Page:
People Who Believe in Conspiracy Theories See Patterns in the World Around Them That Aren't There

Many people embrace beliefs not backed by science. But there’s a difference between following your horoscope and believing in conspiracy theories, like 2Pac being alive and well. It turns out that conspiracy theorists who can’t let go of their favorite rapper also are likely to see “signs” in random events and detect nonexistent messages in art.

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Building on research that conspiracy theories are tied to how people detect patterns, scientists at the Free University of Amsterdam in the Netherlands studied the relationship between our perception of patterns and these not-so-logical beliefs. Learning how this works could help us understand the extent to which our beliefs influence what we see.

GettyImages-51405212 People who believe in the supernatural are also likely to draw meaning from completely random events. YOSHIKAZU TSUNO/AFP/Getty Images

They aimed to further our understanding in this area with a new set of studies published in the European Journal of Social Psychology. In the first, scientists surveyed 264 Americans about their beliefs in conspiracy theories, with popular assertions like “The U.S. government had advance knowledge of the 9/11 attacks." Fabricated claims—“Red Bull contains illegal substances that raise the desire for the product,” for example—also were included. People’s beliefs in the supernatural were measured with questions asking about their opinions on horoscopes and mind reading.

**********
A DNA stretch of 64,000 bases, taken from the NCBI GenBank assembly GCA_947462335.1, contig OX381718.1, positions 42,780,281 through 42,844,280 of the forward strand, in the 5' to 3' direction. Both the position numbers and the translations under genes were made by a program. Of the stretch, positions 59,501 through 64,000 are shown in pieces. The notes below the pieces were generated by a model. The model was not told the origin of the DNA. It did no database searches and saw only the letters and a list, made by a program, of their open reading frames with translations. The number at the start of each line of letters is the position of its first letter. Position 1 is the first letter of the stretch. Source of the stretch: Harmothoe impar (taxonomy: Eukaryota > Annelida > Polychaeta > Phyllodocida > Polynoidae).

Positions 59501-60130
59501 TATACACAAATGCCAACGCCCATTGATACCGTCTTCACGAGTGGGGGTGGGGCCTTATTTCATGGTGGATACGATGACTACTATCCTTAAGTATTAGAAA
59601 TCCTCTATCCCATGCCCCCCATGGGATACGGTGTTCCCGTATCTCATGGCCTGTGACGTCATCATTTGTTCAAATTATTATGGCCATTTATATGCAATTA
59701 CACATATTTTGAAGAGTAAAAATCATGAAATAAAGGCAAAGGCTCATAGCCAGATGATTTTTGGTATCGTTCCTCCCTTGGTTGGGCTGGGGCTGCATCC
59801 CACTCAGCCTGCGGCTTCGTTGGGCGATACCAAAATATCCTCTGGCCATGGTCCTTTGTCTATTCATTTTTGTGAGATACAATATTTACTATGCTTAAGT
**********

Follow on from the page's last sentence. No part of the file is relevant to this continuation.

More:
After the survey, participants viewed 100 random coin tosses. They ranked whether the order was random or if some mysterious explanation could account for why a head or tail side appeared. The data showed that people who believe in conspiracy theories and the supernatural don’t believe that coin toss results are random.

In a second study, 214 people were shown two separate sets of paintings. For the first set, subjects were told the artist was known for his structured artwork, while the second artist was described as using random techniques. Surprisingly to the research team, people who believed in conspiracy theories also saw clear patterns in the second set of paintings.

A third test indicated that even reading about the supernatural or conspiracy theories can increase acceptance of these ideas. The researchers reported that participants found more patterns in the artwork and coin tosses after reading blog posts biased to support conspiracy theories and the paranormal.

The researchers note that seeing spurious patterns as a result of subscribing to conspiracy theories can have consequences. The tendency to connect imaginary dots, "may lead people to consult spiritual healers instead of qualified medical specialists to treat dangerous illnesses, or to base important life decisions (e.g., whether to buy a house, or get a divorce) on information derived from horoscopes or a random draw of tarot cards," they write.

Rest assured, Newsweek has eliminated any belief in conspiracy theories from this story. Or have we? 

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